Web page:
Samoa
This article was added by the user . TheWorldNews is not responsible for the content of the platform.

Richness of Economy to Richness of Human Development: HDR Launch

By Talaia Mika

APIA, SAMOA – 29 SEPTEMBER 2022: The latest United Nations Human Development Report “Uncertain Times, Unsettled Lives: Shaping our Future in a Transforming World”, highlights a variety of pressing issues such as the gender gap, women’s empowerment, environmental sustainability and socioeconomic sustainability.

The report was launched yesterday by the UNDP Resident Representative, Jorn Soresen and coincided with the re-launching of seventeen new Samoa Development Goals billboards along the roadside of the One UN House front lawn at Tuana’imato.

The SDG billboards aims to localize seventeen global goals highlighted on each billboards, by using images from four countries served through the Samoa Multi-Country office including Samoa, Cook Islands, Niue and Tokelau.

“HDR reminds us once again this year that we have a lot of work ahead of us in terms of meeting the Sustainable Development Goals by 2030,” Soresen said.

“These SDG billboards are a constant reminder of the importance of the work we all do. Every time you see these billboards, may they inspire and encourage you to keep going and doing your part in the collective work we do for our people and communities we serve, and to do so much with a sense of urgency and compassion.”

The HDR is UNDP’s flagship report, covering 191 countries and territories worldwide. The HDR has been compiled and published by UNDP since 1990, introducing a new approach for advancing human wellbeing. The human development approach is about expanding the richness of human life, rather than simply the richness of the economy.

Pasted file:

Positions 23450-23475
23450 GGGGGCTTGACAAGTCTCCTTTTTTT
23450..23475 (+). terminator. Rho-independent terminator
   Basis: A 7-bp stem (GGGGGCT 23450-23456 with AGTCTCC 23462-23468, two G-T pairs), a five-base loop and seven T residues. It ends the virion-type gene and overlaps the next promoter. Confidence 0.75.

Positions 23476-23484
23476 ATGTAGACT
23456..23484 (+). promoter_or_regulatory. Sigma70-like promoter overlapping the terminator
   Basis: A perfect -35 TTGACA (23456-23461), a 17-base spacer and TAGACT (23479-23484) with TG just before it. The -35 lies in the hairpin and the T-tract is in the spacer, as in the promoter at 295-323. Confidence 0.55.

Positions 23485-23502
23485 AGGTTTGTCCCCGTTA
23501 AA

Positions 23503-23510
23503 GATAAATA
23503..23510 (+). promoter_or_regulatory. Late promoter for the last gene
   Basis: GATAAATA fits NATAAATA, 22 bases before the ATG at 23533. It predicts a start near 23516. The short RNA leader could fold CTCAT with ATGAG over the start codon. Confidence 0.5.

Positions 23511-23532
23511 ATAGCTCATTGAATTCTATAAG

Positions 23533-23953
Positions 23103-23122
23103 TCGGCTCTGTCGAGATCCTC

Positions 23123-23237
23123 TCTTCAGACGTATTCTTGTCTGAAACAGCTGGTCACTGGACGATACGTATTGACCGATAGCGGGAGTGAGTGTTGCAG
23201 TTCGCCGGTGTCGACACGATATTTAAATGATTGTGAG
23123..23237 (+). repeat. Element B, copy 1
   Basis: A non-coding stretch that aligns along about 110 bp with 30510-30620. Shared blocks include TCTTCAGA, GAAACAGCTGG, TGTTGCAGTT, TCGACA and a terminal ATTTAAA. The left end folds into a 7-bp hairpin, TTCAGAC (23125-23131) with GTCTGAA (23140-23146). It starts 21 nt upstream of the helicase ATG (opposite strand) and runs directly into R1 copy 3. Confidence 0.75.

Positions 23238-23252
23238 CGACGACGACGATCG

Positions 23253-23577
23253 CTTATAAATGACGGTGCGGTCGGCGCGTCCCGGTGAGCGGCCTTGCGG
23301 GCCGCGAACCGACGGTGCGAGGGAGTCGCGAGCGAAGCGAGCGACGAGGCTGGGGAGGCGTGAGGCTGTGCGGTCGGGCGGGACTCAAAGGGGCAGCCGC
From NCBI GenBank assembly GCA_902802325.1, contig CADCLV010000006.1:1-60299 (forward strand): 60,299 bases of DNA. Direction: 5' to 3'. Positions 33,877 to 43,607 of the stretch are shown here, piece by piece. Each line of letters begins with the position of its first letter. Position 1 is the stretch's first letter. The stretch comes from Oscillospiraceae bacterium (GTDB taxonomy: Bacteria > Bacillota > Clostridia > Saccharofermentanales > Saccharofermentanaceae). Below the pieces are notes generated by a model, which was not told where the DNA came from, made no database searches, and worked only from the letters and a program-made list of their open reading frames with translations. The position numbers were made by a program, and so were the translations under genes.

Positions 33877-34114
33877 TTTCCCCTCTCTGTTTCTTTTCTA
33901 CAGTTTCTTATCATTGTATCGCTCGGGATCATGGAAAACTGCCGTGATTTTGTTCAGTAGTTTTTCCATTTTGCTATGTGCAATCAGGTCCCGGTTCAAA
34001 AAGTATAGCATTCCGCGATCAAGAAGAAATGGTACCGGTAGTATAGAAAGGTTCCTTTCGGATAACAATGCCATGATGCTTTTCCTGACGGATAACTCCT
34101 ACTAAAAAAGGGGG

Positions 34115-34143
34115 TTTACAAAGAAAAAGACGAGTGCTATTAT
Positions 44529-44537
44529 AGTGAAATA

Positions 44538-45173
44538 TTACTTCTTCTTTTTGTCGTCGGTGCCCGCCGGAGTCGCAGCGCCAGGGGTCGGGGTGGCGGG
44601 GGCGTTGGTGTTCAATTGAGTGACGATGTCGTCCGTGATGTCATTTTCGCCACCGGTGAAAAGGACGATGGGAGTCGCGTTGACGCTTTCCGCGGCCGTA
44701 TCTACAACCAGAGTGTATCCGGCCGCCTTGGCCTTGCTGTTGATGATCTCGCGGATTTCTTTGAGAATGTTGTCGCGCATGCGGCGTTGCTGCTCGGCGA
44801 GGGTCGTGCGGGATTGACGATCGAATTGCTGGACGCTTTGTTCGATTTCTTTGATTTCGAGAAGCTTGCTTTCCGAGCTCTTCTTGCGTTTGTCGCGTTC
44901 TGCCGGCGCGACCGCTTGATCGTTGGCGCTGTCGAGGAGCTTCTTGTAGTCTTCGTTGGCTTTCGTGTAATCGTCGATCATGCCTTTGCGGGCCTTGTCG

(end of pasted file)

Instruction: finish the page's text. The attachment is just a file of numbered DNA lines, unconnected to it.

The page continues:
New SDG billboards
New SDG billboards

UN staff infront of the re-launched new SDG billboards at the One UN House compound, Tuanaimato.

For Samoa, since the onset of the COVID-19 pandemic, the Human Development Index of Samoa has slightly declined, making the country one of the nine in 10 impacted by the uncertain times and unsettled lives phenomena.

Some specific key finding in the Report include downturns in the gross national income per capita, a reflection of Covid-19 impacts on supply chains and the productive sectors of the economy, especially tourism and highlights the vulnerability of small island developing states to external shocks.

The Report also continues to unearth gender and inequality issues in the country. Even though women showed a marked gender gap of 7.8% above men in the attainment of secondary education, their participation in parliament is still very limited despite the important gains in the education sector, with only 13% of women among Members of Parliament, and only seven women MPs out of 54 MPs.

“Whilst these findings may seem bleak to a large extent, the Report also highlights that there is opportunity in uncertainty. The growing mismatch between the world as it really is and conventional ways of understanding and doing things is an opportunity to do something new, something different. Doubling down on human development will help us navigate the future and unleash people’s potential to be agents of change,” said Sorensen.

The Report suggests three ways to help navigate – and even thrive in – our global uncertainty complex.

  1. Smart, practical investments remain vital. From renewable energy to preparing for pandemics and natural hazards, investment should ‘connect the dots’, protecting people from shocks, building economic and food security, and promoting national and global public goods.
  2. Insurance and social protection need to be revitalized. We need to move towards a broader sharing of risk, particularly for universal basic services such as education and healthcare. This will encourage innovation and entrepreneurship: people won’t try new things if it means gambling with their family’s health and education.
  3. Innovation – technological, economic or cultural – will be at the heart of successfully tackling the challenges that lie ahead.